Physical reality organizes itself into concrete and abstract “space-time continua”. Concrete forms are defined by three spatial coordinates and one temporal coordinate whereas abstract constructs are shaped by the expression of three principles through thought, narrative, and relationship over time. The diagram below offers a two-dimensional view of this space-time continuum approach.
The German mathematician Hermann Minkowski — one of Einstein’s former teachers — described the resulting four-dimensional entity: While space and time are relative, intervals in space-time are absolute. 1
The largest system in the physical realm is the universe. It provides the best examples of organizing principles…
Everyone is in
Everything in the physical realm came from a common source / point of singularity—Big Bang—a grain of sand.
Everything, including us, is made of ‘star stuff’ and everything is part of the same holistic system.
Everyone is interconnected
The universe is filled with attractive forces be they gravity / anti-gravity, magnetism, dark energy, dark matter, etc.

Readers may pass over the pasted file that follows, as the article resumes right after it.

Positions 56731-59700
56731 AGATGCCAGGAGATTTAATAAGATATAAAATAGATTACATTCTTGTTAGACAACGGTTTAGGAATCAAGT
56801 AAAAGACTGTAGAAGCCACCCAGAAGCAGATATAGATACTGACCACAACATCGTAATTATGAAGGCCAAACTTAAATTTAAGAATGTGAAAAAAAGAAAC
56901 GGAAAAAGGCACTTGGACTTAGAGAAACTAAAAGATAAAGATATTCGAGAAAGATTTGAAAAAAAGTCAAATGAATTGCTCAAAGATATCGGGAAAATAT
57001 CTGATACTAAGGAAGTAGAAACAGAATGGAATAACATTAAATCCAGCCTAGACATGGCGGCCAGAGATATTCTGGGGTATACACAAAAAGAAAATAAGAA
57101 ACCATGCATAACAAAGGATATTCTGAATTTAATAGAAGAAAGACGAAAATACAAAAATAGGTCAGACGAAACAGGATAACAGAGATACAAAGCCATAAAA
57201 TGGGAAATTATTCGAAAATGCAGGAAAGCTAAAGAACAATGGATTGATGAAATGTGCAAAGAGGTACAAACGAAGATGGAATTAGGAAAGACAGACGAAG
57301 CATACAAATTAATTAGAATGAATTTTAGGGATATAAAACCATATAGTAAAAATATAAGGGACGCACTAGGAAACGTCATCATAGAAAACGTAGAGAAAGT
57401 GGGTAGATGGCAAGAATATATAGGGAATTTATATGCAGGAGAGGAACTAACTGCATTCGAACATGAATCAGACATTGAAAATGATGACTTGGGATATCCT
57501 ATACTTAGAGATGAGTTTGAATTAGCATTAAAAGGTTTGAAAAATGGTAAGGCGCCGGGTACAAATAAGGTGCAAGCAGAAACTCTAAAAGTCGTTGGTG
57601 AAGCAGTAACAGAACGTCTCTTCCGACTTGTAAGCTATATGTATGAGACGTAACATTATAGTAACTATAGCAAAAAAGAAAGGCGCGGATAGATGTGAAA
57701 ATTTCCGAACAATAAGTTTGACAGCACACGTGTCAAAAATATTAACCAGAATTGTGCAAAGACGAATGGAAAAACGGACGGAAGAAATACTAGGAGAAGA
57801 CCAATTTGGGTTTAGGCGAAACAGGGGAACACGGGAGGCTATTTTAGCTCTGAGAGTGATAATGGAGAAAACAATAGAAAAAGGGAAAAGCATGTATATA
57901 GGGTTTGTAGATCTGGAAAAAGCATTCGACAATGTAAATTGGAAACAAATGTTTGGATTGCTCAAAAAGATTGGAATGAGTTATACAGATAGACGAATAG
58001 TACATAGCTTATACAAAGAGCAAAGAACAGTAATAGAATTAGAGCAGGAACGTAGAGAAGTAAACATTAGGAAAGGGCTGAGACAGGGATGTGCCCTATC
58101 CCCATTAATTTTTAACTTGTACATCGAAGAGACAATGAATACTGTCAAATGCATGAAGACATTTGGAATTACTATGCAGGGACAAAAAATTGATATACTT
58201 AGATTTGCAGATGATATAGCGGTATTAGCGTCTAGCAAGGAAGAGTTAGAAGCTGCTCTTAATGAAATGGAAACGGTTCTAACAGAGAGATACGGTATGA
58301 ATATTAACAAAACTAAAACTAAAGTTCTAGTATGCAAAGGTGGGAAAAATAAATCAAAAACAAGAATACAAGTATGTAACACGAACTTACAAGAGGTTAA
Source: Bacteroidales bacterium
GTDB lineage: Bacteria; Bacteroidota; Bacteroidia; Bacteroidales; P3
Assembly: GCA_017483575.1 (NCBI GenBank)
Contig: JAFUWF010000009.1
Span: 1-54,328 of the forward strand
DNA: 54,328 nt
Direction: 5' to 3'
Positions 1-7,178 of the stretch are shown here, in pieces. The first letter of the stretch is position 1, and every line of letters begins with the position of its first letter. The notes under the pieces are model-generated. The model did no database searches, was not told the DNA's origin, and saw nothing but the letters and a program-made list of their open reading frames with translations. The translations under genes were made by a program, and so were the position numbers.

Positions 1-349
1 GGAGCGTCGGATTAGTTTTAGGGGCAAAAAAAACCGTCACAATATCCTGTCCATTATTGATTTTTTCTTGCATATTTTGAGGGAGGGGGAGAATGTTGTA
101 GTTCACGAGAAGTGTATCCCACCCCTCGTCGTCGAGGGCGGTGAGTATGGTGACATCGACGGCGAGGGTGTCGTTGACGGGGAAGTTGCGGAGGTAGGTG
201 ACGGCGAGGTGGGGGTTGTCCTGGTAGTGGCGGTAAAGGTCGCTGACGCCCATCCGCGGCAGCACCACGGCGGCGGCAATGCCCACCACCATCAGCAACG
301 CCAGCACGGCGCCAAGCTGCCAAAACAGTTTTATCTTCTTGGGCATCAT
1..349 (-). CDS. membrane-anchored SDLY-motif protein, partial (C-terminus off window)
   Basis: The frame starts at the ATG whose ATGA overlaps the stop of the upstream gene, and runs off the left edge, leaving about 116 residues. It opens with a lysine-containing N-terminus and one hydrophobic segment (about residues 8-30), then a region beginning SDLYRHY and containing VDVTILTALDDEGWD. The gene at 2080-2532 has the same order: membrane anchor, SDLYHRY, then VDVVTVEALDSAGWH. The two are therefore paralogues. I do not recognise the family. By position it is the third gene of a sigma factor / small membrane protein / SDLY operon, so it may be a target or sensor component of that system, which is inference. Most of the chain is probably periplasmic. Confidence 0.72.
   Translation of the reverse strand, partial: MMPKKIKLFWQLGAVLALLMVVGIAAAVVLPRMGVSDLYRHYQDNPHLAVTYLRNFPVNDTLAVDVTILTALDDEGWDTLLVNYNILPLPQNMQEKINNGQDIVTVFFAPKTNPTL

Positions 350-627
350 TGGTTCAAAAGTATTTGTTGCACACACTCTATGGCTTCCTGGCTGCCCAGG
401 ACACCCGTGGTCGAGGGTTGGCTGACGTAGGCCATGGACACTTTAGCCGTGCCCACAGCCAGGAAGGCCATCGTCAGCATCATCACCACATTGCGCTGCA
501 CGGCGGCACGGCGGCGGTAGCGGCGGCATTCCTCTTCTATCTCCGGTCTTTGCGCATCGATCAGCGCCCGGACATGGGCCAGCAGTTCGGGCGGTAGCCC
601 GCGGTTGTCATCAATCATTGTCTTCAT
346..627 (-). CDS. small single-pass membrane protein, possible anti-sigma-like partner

Everything is interconnected no matter how much the universe expands and whatever forms and relationships among particles and waves that make up matter and energy coalesce and evolve.
Everyone’s behavior impacts everyone else
Because everything is interconnected, anything we think, say, or do perturbs the overall system and this, in turn, affects everything that comprises it to some degree—cause and effect on an epic scale.
One is responsible for one’s actions and is held accountable by the system for the consequences of those actions whether intended or not.
Accountability relates directly to justice which entails establishing and enforcing rules that respect EVERYONE (all agents) in the system and, when followed, limit negative consequences due to the behavioral choices by those agents.
Despite best efforts we don’t do rules well.
- Falk, Dan, Eleanor Lutz and Olena Shmahalo. “Arrows of Time”. (Quanta Magazine. May 4, 2020, https://www.quantamagazine.org/what-is-time-a-history-of-physics-biology-clocks-and-culture-20200504/#interactiveBlurb, accessed May 6, 2020). ↩